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A dancing Phidarian Mathis emerged from the Bryant-Denny Stadium tunnel around 1:45 p.m. on Saturday afternoon, his energetic moves only intensifying as he stepped into the sunlight and the booming stadium music. As the team prepared to make its customary sprint to the sideline, Mathis jumped around and waved his arms with wide receivers Jaylen Waddle and Xavier Williams.

With no spring game and a delayed regular season due to COVID-19, it had been 314 days since the last college football game in Tuscaloosa. 

"It's been a long time since we've been in here," Mathis said. "Last week Coach said we needed more energy on the sideline all game, so I just felt like I should take on on that and get the team ready for every situation."

Walking off the field after the 52-24 win, Mathis was still full of enthusiasm, jumping up and down and high-fiving fans as he went back to the locker room.

"Phil brings a ton of energy to practice every single day, meetings and everything," linebacker Christian Harris said. "He comes to the game [and] he's one of the loudest people on the field. You could've saw he was probably dancing during the game, like during the little timeouts and stuff. It's always good to have somebody like that on the field to help pick up the energy."

It could be difficult to keep the same positivity after the defense allows 450 yards and allows the offense to go 10 of 17 on third down, but coach Nick Saban wasn’t too distraught.

“I thought the way we played the game was kind of how we needed to play it,” Saban said. “If we could eliminate the big plays that came, several of them, on mental errors, I think we would’ve played better. We have to play better on third down. We’ve got to be able to get off the field on third down.”

On the Aggies’ first drive of the second half, quarterback Kellen Mond threw a 15-yard pass to tight end Jalen Wydermyer on third-and-7. Three plays later Mond found receiver Chase Lane for another 15-yard gain on third-and-12, and three plays after that, the Aggies would have converted a third-and-11 inside the 5-yard line if Wydermyer hadn’t dropped the ball.

Wydermyer had two touchdowns against the Crimson Tide last year and was a more consistent threat on Saturday, catching 8 passes for 82 yards on 10 targets.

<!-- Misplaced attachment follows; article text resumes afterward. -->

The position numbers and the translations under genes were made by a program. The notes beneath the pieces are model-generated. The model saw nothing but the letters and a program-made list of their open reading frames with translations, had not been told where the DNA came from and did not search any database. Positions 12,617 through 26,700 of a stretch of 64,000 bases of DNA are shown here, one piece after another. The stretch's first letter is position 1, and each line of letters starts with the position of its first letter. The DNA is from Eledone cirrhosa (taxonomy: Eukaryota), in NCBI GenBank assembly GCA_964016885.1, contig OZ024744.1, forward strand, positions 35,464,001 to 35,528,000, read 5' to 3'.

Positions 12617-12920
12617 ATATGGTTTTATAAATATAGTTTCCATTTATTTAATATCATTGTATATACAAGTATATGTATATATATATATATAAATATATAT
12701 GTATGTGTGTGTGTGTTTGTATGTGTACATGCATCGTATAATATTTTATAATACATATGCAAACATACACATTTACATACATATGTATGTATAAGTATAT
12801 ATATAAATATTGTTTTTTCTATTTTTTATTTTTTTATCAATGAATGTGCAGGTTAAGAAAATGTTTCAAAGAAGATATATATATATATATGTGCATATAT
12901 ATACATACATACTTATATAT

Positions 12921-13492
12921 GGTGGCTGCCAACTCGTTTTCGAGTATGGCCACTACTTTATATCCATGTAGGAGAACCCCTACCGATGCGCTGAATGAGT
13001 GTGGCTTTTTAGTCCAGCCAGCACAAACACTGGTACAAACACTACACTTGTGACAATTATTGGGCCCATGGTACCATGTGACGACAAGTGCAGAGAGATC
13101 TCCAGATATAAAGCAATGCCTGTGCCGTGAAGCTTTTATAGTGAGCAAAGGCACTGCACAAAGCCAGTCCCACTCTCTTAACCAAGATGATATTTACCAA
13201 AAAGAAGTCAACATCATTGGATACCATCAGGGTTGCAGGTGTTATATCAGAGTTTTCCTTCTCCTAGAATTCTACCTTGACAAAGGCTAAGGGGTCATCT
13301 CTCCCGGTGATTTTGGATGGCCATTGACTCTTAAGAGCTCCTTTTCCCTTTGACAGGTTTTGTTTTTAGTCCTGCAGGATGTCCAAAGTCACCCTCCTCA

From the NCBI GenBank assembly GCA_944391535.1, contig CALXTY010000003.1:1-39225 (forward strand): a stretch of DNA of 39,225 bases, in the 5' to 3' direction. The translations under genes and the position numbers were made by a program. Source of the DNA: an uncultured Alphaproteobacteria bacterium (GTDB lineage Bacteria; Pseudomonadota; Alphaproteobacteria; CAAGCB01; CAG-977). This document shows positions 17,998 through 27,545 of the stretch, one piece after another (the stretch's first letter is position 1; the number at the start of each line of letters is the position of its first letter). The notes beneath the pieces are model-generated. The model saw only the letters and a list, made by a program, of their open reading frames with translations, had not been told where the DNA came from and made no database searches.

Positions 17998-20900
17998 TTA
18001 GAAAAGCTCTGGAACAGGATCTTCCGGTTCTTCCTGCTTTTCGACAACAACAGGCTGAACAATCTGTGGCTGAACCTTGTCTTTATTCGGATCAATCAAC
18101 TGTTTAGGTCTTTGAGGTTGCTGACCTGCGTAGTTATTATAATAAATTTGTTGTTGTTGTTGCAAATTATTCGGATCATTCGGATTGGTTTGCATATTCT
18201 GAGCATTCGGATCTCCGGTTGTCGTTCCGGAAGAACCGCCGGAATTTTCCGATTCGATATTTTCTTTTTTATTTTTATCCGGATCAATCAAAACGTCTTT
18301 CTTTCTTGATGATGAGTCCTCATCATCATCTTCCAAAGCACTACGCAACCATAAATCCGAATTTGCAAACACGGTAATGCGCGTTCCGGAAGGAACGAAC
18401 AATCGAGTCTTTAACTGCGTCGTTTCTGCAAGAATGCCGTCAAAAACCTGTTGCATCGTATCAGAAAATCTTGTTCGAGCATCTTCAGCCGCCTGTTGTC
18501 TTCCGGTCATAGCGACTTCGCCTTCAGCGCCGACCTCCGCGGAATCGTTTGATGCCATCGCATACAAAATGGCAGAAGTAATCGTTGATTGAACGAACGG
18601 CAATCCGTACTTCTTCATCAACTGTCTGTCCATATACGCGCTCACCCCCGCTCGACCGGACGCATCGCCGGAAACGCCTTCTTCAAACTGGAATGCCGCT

“We had a tough time covering the tight end [Wydermyer], who I think is an outstanding player, maybe one of the better tight ends in the country. 85 was a problem for us. … It wasn’t like we weren’t all over the guy; he’s just a big-body guy that can catch the ball,” Saban said. “When you make mental errors and you don’t cover [running backs and tight ends], that’s a problem.”

Running back Ainias Smith, a converted wide receiver, had an even more prolific day, catching 6 passes for 123 yards and 2 touchdowns. 

Smith’s first touchdown was a short throw to the flat in the first quarter that he took all the way to the end zone after a missed tackle by safety Daniel Wright. Wright later atoned for the mistake by intercepting Mond and returning it 47 yards, the same distance as Smith’s touchdown.

Mond, the dual-threat quarterback who — excluding sacks — rushed for more than 100 yards against Alabama in each of the last two years, made some plays through the air but was bottled up on the ground. He rushed for just 19 yards on Saturday.

Freshman defensive back Malachi Moore was one of the bright spots in the secondary, breaking up two passes and shedding a block for a run stop on the first drive of the game. He had other sideline-to-sideline plays or well-covered routes, but the highlight of his day was recording his first career interception late in the fourth quarter.

“He played a lot better today in terms of everything that he did,” Saban said. “I think that’s a young player from Week 1 to Week 2 seeing the mistakes that he made. And Malachi is one of those guys that really knows how to learn. He uses all the opportunities when he makes a mistake to learn and understand, and I think he understands the big picture pretty well. I think getting an interception today was probably big for his confidence.”